The MGCRA provides the MGCB with expansive and exclusive authority to regulate all aspects of casino gambling in Michigan.7 The MGCB has the duty to, among other things, review casino license applications, promulgate rules and regulations to implement and enforce the act, provide for the levy and collection of penalties and fines for violation of the act or administrative rules, and receive complaints from the public and conduct investigations into the conduct of gambling operations to assure compliance with the act and to protect the integrity of casino gaming. MCL 432.204(17). Licensees are obligated to obtain the MGCB's approval of the rules of the game in question, and the MGCB may only approve a game if the rules of the game "ensure that the game will be played with integrity," and the rules fulfill "[o]ther requirements necessary to protect the public and ensure public confidence in gaming." 1999 AC, R 432.1806(3)(d). With respect to gaming equipment, which includes electronic gaming devices such as slot machines, if the MGCB determines that the equipment is "not adequate to ensure compliance with the act and these rules or the integrity of the game," the board may order the casino licensee's compliance. 1999 AC, R 432.1810(2). The MGCB rules also set forth the procedure for a patron to file a complaint against a casino licensee.8 1999 AC, R 432.11501-432.11503. The MGCB may revoke casino licenses and impose fines for fraudulent conduct. MCL 432.204a(1)(m). In furtherance of protecting the public and ensuring public confidence in gaming, the MGCB has the power and duty to prevent manufacturers from producing, and casinos from using, casino games that are deceitful or misleading to casino patrons. Once the MGCB has inspected and approved a casino game, the manufacturers and casinos should be able to rely on the MGCB's determination that the game was appropriate for the gaming public.

Because the MGCB monitors casino games to ensure integrity and, thus, to prevent fraud and deceit, we conclude that plaintiff's common-law claims are inconsistent with the MGCRA under MCL 432.203(3) and are thus inapplicable against defendants. We agree with defendants and the trial court that recognizing the common-law claims alleged by plaintiff would prohibit, through common-law duties to disclose in the context of fraud or unjust enrichment, that which was permitted by the MGCB under the MGCRA. Imposition of liability under those circumstances would give rise to conflicting standards for gaming device manufacturers and casino licensees because a casino licensee could use a gaming device that had been vigorously tested and approved by the MGCB, only to have a different standard imposed through the medium of the common law.

III. Conclusion

Plaintiff may not pursue a claim under the MCPA, because MCL 445.904(1)(a) specifically provides the MCPA does not apply to conduct specifically authorized by a regulatory board. Here, the conduct of operating slot machines and the question whether a slot machine is misleading in appearance are governed by the MGCB. Plaintiff's common-law claims of fraud and unjust enrichment are precluded by MCL 432.203(3), because pursuit of such claims is inconsistent with the MGCRA.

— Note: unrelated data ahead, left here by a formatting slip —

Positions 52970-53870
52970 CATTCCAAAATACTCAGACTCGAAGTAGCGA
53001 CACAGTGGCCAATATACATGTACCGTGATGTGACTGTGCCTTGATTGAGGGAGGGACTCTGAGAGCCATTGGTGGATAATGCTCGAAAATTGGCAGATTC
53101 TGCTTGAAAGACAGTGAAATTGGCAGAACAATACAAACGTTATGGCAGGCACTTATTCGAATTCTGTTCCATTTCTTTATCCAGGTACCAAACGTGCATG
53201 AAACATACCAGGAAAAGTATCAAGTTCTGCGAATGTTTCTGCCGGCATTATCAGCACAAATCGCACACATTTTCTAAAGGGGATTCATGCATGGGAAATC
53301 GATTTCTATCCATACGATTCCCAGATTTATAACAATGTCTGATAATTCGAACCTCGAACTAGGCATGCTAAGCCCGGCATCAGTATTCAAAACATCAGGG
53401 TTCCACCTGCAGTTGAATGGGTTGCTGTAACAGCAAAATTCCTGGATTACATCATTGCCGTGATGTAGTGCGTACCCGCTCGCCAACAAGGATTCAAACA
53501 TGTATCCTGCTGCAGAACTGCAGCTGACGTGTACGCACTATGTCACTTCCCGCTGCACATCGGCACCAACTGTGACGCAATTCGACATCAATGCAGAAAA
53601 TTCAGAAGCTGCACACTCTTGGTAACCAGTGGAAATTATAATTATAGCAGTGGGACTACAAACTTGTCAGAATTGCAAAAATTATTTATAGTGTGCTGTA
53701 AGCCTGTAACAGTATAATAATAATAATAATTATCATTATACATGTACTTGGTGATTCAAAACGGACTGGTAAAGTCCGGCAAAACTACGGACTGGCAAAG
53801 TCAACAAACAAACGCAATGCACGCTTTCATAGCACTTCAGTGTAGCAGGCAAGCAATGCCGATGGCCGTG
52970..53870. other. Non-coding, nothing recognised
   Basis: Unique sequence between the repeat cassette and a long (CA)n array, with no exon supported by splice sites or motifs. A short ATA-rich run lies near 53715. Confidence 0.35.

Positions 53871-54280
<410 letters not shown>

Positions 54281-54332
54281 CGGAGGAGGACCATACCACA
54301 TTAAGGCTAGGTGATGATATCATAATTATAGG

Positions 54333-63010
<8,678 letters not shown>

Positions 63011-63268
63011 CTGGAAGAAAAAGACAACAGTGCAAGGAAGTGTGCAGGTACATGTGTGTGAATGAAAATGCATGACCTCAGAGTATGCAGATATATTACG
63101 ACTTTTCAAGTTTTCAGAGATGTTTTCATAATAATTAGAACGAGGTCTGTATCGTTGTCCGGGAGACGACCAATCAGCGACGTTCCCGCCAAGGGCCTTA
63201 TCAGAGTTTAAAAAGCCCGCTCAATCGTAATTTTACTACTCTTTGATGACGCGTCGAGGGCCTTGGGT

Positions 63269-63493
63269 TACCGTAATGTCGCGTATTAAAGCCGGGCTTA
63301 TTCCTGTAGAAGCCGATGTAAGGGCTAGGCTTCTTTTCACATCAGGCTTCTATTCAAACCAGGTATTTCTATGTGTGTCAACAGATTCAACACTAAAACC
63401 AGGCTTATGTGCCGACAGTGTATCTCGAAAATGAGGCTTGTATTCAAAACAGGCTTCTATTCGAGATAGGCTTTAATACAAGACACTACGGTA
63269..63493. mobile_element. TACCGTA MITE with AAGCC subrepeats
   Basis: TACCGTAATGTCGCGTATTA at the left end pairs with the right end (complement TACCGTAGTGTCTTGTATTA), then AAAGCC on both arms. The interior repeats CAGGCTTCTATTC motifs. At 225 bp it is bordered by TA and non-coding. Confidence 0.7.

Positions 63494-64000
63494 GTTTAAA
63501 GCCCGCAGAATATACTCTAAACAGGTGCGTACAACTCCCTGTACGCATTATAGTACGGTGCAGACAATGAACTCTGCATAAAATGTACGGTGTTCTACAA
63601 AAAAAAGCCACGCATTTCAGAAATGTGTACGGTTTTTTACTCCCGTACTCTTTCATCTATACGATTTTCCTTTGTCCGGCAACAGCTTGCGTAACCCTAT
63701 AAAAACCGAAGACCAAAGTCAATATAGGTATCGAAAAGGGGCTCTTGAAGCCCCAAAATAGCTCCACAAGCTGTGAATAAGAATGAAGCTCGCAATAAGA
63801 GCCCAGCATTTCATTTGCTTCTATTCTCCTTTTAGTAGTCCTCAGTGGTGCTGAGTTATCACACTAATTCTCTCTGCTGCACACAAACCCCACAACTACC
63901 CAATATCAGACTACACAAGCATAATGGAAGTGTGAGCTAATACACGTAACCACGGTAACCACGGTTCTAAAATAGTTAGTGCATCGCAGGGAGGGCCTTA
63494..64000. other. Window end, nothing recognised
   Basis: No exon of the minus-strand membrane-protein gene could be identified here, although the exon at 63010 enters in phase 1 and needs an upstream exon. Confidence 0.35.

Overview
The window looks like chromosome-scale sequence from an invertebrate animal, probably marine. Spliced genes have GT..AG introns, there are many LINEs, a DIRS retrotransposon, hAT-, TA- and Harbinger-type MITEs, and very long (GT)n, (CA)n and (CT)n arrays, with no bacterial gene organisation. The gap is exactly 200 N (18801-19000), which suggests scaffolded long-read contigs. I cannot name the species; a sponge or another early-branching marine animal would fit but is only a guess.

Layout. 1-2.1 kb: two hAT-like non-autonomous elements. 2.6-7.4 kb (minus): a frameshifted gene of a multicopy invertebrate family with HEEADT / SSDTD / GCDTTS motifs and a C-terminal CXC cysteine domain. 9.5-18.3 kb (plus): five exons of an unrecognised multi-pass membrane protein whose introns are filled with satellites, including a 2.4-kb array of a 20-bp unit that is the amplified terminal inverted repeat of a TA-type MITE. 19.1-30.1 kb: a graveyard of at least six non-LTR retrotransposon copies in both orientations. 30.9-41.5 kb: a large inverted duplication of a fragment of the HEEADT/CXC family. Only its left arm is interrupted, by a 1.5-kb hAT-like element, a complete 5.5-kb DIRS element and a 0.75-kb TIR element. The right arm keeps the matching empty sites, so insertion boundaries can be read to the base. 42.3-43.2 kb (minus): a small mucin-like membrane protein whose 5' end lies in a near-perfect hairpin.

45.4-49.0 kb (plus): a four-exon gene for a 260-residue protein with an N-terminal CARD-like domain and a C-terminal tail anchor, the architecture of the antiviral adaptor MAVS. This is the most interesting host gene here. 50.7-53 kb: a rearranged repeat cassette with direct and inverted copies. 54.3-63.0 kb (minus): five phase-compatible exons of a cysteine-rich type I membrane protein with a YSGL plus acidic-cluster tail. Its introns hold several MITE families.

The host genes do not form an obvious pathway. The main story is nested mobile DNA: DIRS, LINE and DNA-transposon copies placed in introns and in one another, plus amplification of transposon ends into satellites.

Affirmed.9

FootNotes


1. See our discussion of the term "preemption" in Part II(C) of this opinion.
2. The MGCB confirmed the following odds: (1) the fifty-coin space would be landed on 18 out of 256 spins, (2) the two-hundred-coin space would be landed on 5 out of 256 spins, (3) the five-hundred-coin space would be landed on 3 out of 256 spins, and (4) the one-thousand-coin space would be landed on 1 out of 256 spins.
3. Because the trial court granted defendants' motions for summary disposition, plaintiff never moved to certify the class.
4. Plaintiff later voluntarily dismissed her claims against International Game Technology, Inc.; and Anchor Gaming, Inc.; and their subsidiary companies, IGT and Anchor Coin, intervened in the case.
5. The term "preemption" may be something of a misnomer when referring to a situation where a state statute precludes application of common-law claims. The Legislature is presumed to be aware of common law that legislation will affect. Bennett v. Weitz, 220 Mich.App. 295, 299, 559 N.W.2d 354 (1996). It is a well-established legal principle that the Legislature may abrogate the common law. O'Brien v. Hazelet & Erdal, 410 Mich. 1, 15, 299 N.W.2d 336 (1980), citing Bean v. McFarland, 280 Mich. 19, 273 N.W. 332 (1937); Bradley v. Saranac Bd. of Ed., 455 Mich. 285, 301, 565 N.W.2d 650 (1997). In other words, if a statute provides for an exclusive remedy or otherwise limits or bars application of other laws, including the common law, any conflicting common law simply cannot apply. It is the function of the Legislature, not the judiciary, to make laws, and legislatively enacted laws will always take precedence over judge-made common law. O'Brien, supra at 15, 299 N.W.2d 336, citing Bean, supra. There is no need to apply traditional notions of preemption to reach this result. However, because our Supreme Court has used the terms "preempt" and "preemption" to generically describe what occurs when a legislative enactment precludes application of common law, see, e.g., Jackson, supra at 279, 422 N.W.2d 657; Millross, supra at 183, 413 N.W.2d 17, we too use this term to describe preclusion of plaintiff's common-law claims in the present case.